Dairy Extension - The role of the Department of Agriculture

Prepared by: Steve Scown

This document is the result of a brief period of employment in the Department of Agriculture from 1987 to 1997, and observations from working in an allied field (dairy consulting) from 1997 to 2009.

My first experience with the Department of Agricultures' Dairy Section was at interview at Murray Bridge for the position of Senior Dairy Adviser. The Section was well structured with a hierarchy of research, extension and regulation.

The Extension arm of the Dairy Section was a group of 8 officers stationed around the State. The structure was such that there was a component of mentoring. At Mount Barker there was the experienced Frank Kaye as Senior Dairy Adviser mentoring Bruce Hancock. At Mount Gambier it was Senior Dairy Adviser Ian Carruthers mentoring Max Schleuniger and at Murray Bridge Tim Newbery and Peter Carroll. In addition there was John Threlfall at Victor Harbor and Trevor Clark at Clare.

My position was to replace Tim Newbery at Murray Bridge, who was moving into Head Office under Steve Rice, who was head of the Dairy Section.

With the reduction of funds and the changing role of the Department of Agriculture, the strong representation of officers in the field reduced. Senior Advisers were not replaced after T Newbery. M Schleuniger, R Williams and B Hancock became 50:50 dairy: beef officers as they changed their role to attempt to retain their district based position in a period of shrinking budgets. As people moved on there was no ability to replace them and by 1997 there were four dairy officers in the field. Three of these officers were dairy/beef officers and one, the Senior Dairy Officer.

The recruitment interview in 1987 indicated that the Dairy Section was looking for "Extension Officers" as opposed to "Technical Officers". Working at Murray Bridge there was a mix of extension, research, regulatory and technical officers,

The research officers ( Field Crops, Soils) were carrying out field trials and were better positioned in the regional centres, rather than at research centres. The regulatory officers ( Animal Health, Poultry) again were best positioned in the regional centres.The technical officers ( beef, sheep) were knowledgeable in their field. The extension officers ( dairy, horticulture, pigs) were not only knowledgeable in their area of expertise, they were also focusing on changing the knowledge, skill or attitudes of the farming community.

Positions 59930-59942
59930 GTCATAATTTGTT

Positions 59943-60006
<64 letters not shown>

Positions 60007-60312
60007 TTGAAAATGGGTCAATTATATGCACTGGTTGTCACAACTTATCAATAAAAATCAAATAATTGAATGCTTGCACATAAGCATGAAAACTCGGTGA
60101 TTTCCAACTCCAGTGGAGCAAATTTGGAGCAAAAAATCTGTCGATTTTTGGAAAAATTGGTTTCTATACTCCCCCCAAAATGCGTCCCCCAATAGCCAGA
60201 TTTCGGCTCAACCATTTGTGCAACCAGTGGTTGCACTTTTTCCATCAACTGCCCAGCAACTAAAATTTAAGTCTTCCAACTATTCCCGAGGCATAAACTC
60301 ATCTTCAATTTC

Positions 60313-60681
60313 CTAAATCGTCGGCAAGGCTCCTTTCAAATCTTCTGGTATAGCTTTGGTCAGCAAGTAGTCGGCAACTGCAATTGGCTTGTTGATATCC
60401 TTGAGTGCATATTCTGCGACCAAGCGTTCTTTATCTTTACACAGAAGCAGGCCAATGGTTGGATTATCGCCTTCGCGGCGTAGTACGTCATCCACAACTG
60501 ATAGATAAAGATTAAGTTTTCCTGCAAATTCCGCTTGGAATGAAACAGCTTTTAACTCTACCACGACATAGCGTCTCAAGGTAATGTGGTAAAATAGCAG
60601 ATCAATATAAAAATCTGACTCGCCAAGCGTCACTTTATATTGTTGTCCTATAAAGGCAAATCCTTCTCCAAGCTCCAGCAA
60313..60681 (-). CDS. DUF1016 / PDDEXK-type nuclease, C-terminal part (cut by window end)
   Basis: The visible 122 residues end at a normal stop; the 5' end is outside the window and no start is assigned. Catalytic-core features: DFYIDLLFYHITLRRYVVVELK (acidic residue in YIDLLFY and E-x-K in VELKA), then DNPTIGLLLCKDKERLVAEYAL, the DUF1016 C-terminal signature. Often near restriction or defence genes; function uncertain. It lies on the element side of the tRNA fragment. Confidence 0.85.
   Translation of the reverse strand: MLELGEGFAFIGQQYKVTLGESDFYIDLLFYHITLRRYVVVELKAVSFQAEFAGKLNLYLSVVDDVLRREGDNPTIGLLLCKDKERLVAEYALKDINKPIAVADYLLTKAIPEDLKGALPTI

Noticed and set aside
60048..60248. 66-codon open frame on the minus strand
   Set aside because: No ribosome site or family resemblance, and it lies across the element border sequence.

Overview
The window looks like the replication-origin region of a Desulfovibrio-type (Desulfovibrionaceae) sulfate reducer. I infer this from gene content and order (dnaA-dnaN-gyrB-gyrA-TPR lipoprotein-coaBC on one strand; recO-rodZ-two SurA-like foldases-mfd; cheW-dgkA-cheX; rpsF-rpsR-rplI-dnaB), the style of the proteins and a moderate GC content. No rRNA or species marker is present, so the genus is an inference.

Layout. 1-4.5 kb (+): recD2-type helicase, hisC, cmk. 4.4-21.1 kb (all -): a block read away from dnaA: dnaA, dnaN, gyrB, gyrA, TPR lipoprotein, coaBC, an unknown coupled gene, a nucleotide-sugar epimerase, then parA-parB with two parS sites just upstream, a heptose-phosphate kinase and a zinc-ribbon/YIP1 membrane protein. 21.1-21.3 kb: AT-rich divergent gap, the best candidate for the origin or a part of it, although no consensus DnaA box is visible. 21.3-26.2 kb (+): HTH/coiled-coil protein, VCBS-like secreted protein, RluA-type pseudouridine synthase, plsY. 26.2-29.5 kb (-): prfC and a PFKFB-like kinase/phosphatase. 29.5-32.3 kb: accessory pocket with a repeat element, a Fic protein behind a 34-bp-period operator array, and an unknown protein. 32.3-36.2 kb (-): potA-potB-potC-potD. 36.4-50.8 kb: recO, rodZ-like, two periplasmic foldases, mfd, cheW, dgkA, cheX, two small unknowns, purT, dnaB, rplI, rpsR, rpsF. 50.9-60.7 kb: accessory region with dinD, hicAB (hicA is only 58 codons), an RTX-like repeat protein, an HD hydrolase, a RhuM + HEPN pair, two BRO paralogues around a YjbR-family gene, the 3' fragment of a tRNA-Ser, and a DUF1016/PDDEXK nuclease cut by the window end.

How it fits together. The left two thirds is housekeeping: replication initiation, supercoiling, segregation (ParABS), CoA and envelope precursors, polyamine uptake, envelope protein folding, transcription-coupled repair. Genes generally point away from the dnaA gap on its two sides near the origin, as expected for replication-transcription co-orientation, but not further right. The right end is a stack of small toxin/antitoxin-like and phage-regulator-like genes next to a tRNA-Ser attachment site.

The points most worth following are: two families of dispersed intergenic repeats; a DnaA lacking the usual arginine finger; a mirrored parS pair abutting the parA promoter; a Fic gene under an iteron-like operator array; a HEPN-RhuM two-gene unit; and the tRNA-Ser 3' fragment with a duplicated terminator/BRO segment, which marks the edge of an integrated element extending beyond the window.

The difference was that the extension officer was a part of the whole Dairy Section. They would bring problems in the community to the attention of the research team, assist in the development of research projects, disseminate the findings and results in terms the farmer can comprehend and finally work with the farmer to incorporate the results into the farming operation.

Up until July 1993 there was a small component of dairy inspection required under the Dairy Industry Act 1928. This combination of trying to assist the farmer on one visit and then at the next visit having to be directive about the cat population in the milk room, damaged the credibility of the extension officer. This role of dairy inspector was taken over by the Dairy Authority of South Australia in July 1993. Only a small amount of regulation was carried out by extension officers in the late 1990's.

In addition to the network of extension officers there was another network of research officers (Northfield) and regulatory officers within the Dairy Section. The structure of the Dairy Section allowed for an overall improvement in the dairy industry in South Australia through the combination of research, extension and regulation. With this large network of research, extension and regulatory officers there was a central management of the dairy officers. This allowed for good communication within the Dairy Section, with central management of information and the network.

The extension role worked for many reasons. Extension officers were stationed in the regions where they were a part of the dairy community. They initiated programs and through the commitment to discussion groups, the South Australian dairy industry had access to the dairy programs that were being run in the eastern states.

In the late 1980's and early 1990's there was a decision to change the management of officers to a regional structure. Officers were managed in the region and the connections between other dairy staff were lost. The dairy officers in their field had their "dairyness" diluted.

In the mid 1990's the Department decided to move from program based extension to a "fee-for-service" agricultural advice. At this point the role of agricultural officers became one of monitoring and reporting to Government by industry officers. There was a greater focus on trying to reach the wider audience of farming communities.

Offering Federally funded packages that focus on education and planning for the future, this allowed the government to offer the same package to everyone; however it did detract from the ability to tailor the package to a specific audience. This also ended any "public service' to the dairy industry and other agricultural industries in South Australia. In the event of hardship, there was not the ability for the SA Government to offer assistance on the local system, unless there were packaged responses.

Following the departure of field officers meant that there was no reporting of dairy industry production, trends or activities of Government. The Livestock Industry Officers based in Adelaide had the role to be aware of the status of the industry. There was some reporting from the industry bodies and the manufacturers, but this means that the reporting is less accurate. It was and is very difficult to keep up to date from a distance. For accurate industry monitoring, the Department now has to rely on external sources.